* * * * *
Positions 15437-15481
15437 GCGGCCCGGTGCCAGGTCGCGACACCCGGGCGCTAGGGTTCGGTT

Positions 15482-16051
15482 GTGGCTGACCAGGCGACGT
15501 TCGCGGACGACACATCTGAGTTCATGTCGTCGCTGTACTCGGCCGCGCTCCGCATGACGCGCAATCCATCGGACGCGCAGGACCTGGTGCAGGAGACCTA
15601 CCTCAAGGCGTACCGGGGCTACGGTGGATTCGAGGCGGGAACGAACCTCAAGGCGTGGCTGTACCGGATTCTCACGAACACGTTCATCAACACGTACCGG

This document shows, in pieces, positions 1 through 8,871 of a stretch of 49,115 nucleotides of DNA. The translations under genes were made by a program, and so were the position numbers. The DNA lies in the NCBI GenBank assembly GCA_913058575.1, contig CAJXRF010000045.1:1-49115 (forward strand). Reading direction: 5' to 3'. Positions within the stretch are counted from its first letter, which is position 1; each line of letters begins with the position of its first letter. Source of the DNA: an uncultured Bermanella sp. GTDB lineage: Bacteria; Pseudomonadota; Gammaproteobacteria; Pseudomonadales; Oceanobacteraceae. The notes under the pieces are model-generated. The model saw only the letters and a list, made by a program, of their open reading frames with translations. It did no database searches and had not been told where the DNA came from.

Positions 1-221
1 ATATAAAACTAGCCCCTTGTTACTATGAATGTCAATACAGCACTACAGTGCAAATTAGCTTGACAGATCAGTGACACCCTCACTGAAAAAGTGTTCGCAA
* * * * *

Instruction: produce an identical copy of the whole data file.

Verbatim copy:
Positions 15437-15481
15437 GCGGCCCGGTGCCAGGTCGCGACACCCGGGCGCTAGGGTTCGGTT

Positions 15482-16051
15482 GTGGCTGACCAGGCGACGT
15501 TCGCGGACGACACATCTGAGTTCATGTCGTCGCTGTACTCGGCCGCGCTCCGCATGACGCGCAATCCATCGGACGCGCAGGACCTGGTGCAGGAGACCTA
15601 CCTCAAGGCGTACCGGGGCTACGGTGGATTCGAGGCGGGAACGAACCTCAAGGCGTGGCTGTACCGGATTCTCACGAACACGTTCATCAACACGTACCGG

This document shows, in pieces, positions 1 through 8,871 of a stretch of 49,115 nucleotides of DNA. The translations under genes were made by a program, and so were the position numbers. The DNA lies in the NCBI GenBank assembly GCA_913058575.1, contig CAJXRF010000045.1:1-49115 (forward strand). Reading direction: 5' to 3'. Positions within the stretch are counted from its first letter, which is position 1; each line of letters begins with the position of its first letter. Source of the DNA: an uncultured Bermanella sp. GTDB lineage: Bacteria; Pseudomonadota; Gammaproteobacteria; Pseudomonadales; Oceanobacteraceae. The notes under the pieces are model-generated. The model saw only the letters and a list, made by a program, of their open reading frames with translations. It did no database searches and had not been told where the DNA came from.

Positions 1-221
1 ATATAAAACTAGCCCCTTGTTACTATGAATGTCAATACAGCACTACAGTGCAAATTAGCTTGACAGATCAGTGACACCCTCACTGAAAAAGTGTTCGCAA